Thursday, May 22, 2008

Why Obama Won't Seat FL & Mich

Craig Crawford of CQ Politics has a very interesting post explaining why Obama will never agree to seat Florida or Michigan -- even if his campaign goes over the magic 2026 delegates he claims to only need to go over the top.

The entire premise of Obama and his supporters has been that once he reaches the 2026 delegate count, Dems must anoint him the presidential nominee; maybe unfair, but those are the rules.

However, as Crawford points out, "even if [Obama] gathers enough superdelegate endorsements for a winning majority and Clinton suspends her campaign, [Clinton] could always revive her candidacy if something suddenly reversed Obama's chances, causing unbound delegates to waver."
And in such circumstances, the two large-state delegations (which gave Clinton the lion's share of their primary votes) could become a crucial factor if Obama had earlier agreed to seat them.
Obama ain't gonna let it happen. Too risky. Once Mich & FL are seated, unbound supers could always swing to Hillary and poof, there goes Obama's unity victory.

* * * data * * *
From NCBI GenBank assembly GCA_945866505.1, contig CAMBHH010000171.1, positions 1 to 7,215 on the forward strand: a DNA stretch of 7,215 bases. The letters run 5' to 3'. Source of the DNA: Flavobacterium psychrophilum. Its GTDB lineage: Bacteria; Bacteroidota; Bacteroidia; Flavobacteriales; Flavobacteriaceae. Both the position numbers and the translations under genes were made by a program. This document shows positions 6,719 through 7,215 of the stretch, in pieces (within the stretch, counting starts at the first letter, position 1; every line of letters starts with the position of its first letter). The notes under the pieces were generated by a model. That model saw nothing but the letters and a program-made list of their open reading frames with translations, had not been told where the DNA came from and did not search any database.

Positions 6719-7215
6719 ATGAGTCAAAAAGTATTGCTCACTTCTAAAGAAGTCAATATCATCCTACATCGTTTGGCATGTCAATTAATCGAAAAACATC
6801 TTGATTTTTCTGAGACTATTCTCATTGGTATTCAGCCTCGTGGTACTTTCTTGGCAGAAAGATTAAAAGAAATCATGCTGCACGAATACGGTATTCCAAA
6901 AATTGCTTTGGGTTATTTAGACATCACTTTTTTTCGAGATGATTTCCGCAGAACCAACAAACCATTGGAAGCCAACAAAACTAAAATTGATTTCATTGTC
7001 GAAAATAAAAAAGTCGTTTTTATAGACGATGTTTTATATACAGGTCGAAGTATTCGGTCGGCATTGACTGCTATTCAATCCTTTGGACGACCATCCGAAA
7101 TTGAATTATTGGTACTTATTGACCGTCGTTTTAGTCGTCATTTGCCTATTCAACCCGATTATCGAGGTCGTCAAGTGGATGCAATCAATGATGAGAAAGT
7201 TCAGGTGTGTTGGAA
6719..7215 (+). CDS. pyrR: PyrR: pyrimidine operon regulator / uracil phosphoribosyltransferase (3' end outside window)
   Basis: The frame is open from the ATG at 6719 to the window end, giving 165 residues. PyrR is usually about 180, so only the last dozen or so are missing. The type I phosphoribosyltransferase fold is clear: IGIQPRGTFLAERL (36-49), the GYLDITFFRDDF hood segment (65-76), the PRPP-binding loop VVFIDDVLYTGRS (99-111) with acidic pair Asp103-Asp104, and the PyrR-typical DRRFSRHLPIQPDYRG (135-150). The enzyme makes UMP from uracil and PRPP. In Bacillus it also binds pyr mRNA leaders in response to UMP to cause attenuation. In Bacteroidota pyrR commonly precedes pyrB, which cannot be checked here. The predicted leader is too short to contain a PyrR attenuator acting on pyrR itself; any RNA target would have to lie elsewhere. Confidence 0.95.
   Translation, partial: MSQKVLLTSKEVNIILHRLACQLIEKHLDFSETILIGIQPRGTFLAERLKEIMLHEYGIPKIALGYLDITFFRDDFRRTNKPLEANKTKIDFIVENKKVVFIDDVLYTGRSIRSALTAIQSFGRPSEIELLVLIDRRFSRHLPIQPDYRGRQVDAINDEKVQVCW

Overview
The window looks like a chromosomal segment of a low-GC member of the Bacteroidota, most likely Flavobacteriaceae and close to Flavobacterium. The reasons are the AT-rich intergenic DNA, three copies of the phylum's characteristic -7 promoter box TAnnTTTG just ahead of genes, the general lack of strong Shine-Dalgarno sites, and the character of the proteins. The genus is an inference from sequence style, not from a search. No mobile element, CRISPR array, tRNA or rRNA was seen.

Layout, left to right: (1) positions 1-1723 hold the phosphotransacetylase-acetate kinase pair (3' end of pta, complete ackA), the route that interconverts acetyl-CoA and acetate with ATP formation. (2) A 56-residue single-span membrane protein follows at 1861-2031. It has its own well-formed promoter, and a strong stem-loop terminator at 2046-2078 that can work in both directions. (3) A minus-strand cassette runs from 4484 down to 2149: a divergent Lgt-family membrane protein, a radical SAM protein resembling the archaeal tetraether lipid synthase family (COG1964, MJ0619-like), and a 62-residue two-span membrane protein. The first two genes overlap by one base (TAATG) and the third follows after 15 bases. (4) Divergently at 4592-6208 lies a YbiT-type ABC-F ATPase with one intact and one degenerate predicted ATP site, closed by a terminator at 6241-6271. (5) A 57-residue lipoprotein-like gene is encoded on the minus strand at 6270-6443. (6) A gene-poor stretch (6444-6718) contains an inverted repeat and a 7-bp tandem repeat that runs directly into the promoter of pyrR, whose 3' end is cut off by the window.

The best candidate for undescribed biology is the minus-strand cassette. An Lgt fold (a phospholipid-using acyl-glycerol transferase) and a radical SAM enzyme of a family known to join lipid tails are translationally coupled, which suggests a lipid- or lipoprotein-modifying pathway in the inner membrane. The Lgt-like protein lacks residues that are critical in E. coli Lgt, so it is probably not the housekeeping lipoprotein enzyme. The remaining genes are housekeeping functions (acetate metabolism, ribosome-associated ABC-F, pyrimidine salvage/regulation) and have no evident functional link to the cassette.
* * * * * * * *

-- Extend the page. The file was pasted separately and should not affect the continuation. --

The key is that superdelegates do not have to rubberstamp Obama's strategy to suppress votes.
Their role is to consider what is best for the Democratic party in the fall; and if it becomes increasingly evident that Obama falters against McCain, supers can and will vote accordingly; those are the rules.

In the meantime, it sure looks like the biggest "primary" of all is coming up May 31 when members of the DNC Rules and Bylaws Committee meet and decide what to do about Michigan and Florida.

I've got no use for Obama, but yeah, it must be self-interest. Don't even consider the fact that maybe he believes that the rules agreed to by all should be followed. Can't possibly be that.
Yep, the rules are the rulez.

And the rules say superdelegates can vote for whomever they estimate would make the strongest candidate against Sen. John McSame.
Yes, the rules also say that. Not appropos of the post in chief or my comment, but they DO say that.

I don't know why Obama is taking the position that he is. Could be expediency; could be principle. His position now has the advantage of being the position that he took when he didn't know the outcome.

Unlike Hitlary.

I suppose what we have here is what the psychologist types call "projection": you're projecting your candidate's situational ethics on the other guy. May be true, and since he's a Democrat, I strongly suspect that it is, but the charge is not sustainable on the current evidence.
I like that -- Hitlary. Nice image -- no sucker punches for her when she becomes president.
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